Censor.NET reports about this, citing The Washington Post.
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"Pavel Astakhov, the country's child rights ombudsman, explained that Russia had to cancel the Future Leaders Exchange (FLEX) after a student decided to stay in America after his program ended - with "a U.S. homosexual couple."
The decision is one of many swipes Russia's government has taken at the West lately as tensions over Ukraine continue. It also reflects many of the strands of intellectual cowardice and cultural reaction that Russia's leaders, led by President Vladimir Putin, have over the past several years woven into a mandate to rule.
There is homophobia. Mr. Putin's government has engaged in an evil assault on one of history's most vulnerable minorities. Russia last year adopted a law forbidding " propaganda of nontraditional sexual practices " among minors.
There is xenophobia. The American Councils for International Education, which runs FLEX, avoids pushing a political agenda on the students, leaving it up to them and their American hosts to engage in a cultural exchange that might - or might not - involve discussion of international politics. "For nine long months, not a single day passed when I didn't talk about Russia with enormous, boundless love," a FLEX alumna recalled on social media after her government axed the program. We don't believe the Russian government is afraid of a student or two overstaying the exchange. Rather, the country's rulers fear what the vast majority who return will be like when they get back - less susceptible to Mr. Putin's Cold War mentality and rhetoric premised on painting the West as a perpetual adversary.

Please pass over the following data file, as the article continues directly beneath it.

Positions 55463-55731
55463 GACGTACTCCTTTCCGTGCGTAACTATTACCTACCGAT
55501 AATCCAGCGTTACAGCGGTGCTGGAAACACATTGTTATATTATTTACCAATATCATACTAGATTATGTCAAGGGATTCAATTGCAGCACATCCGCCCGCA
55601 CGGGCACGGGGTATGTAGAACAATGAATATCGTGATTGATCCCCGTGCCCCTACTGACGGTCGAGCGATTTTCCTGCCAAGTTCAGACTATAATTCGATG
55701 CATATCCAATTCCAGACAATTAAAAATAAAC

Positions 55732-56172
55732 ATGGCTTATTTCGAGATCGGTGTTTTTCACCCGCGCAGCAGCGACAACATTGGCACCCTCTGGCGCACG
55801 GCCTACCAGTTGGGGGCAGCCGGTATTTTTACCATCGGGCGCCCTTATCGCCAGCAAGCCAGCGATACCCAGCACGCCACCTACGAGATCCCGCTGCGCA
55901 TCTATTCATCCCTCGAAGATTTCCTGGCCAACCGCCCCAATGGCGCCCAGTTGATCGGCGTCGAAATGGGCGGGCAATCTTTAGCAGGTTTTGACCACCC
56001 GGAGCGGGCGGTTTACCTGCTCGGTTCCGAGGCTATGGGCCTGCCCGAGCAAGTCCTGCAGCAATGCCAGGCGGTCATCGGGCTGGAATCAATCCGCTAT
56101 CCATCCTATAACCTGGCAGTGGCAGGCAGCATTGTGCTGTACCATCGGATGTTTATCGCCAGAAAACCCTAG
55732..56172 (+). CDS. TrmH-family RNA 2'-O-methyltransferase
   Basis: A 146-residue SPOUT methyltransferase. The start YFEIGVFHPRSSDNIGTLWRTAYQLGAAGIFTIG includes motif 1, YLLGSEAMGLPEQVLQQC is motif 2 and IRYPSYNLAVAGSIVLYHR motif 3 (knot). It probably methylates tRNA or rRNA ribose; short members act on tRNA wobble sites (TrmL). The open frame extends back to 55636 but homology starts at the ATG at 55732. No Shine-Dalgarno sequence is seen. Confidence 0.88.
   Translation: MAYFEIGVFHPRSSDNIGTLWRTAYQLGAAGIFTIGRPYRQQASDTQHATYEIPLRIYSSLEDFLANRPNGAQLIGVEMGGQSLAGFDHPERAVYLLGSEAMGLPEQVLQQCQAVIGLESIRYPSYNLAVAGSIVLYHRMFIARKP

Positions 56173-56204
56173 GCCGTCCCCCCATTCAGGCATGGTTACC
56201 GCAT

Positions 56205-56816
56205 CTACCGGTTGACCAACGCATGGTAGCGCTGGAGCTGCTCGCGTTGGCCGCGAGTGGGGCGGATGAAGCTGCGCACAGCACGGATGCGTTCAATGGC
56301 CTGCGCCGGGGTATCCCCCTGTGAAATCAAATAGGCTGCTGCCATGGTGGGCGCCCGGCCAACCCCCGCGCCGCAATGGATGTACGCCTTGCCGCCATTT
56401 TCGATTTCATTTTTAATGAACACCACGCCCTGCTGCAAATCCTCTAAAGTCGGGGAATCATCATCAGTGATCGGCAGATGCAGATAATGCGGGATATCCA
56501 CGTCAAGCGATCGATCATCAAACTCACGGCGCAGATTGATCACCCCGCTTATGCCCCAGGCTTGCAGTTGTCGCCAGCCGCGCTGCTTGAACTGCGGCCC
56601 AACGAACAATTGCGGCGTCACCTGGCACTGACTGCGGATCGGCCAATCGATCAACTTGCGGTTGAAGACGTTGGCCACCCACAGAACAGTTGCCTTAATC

Then there is Mr. Putin's ongoing crusade against civil society and anti-corruption movements. His government has persecuted nongovernmental organizations, including human rights campaigners, gay rights organizations, women's groups and anti-discrimination outfits, passing laws that designate them "foreign agents."
From Mr. Putin's perspective at the head of a highly corrupt cronyist state, organizations such as American Councils pose a threat merely because they have integrity. The competition for a slot in one of its prized exchange programs isn't rigged to benefit local bosses; for once, students succeed based on merit. Countries such as Kyrgyzstan, Georgia and Ukraine have gone one better and tapped American Councils to administer their university admissions exams. Mr. Putin has instead decided to limit the organization's work.
Mark another chapter in the state-led campaign to close the Russian mind. As usual, it will be Russia's people who suffer," The Washington Post concludes.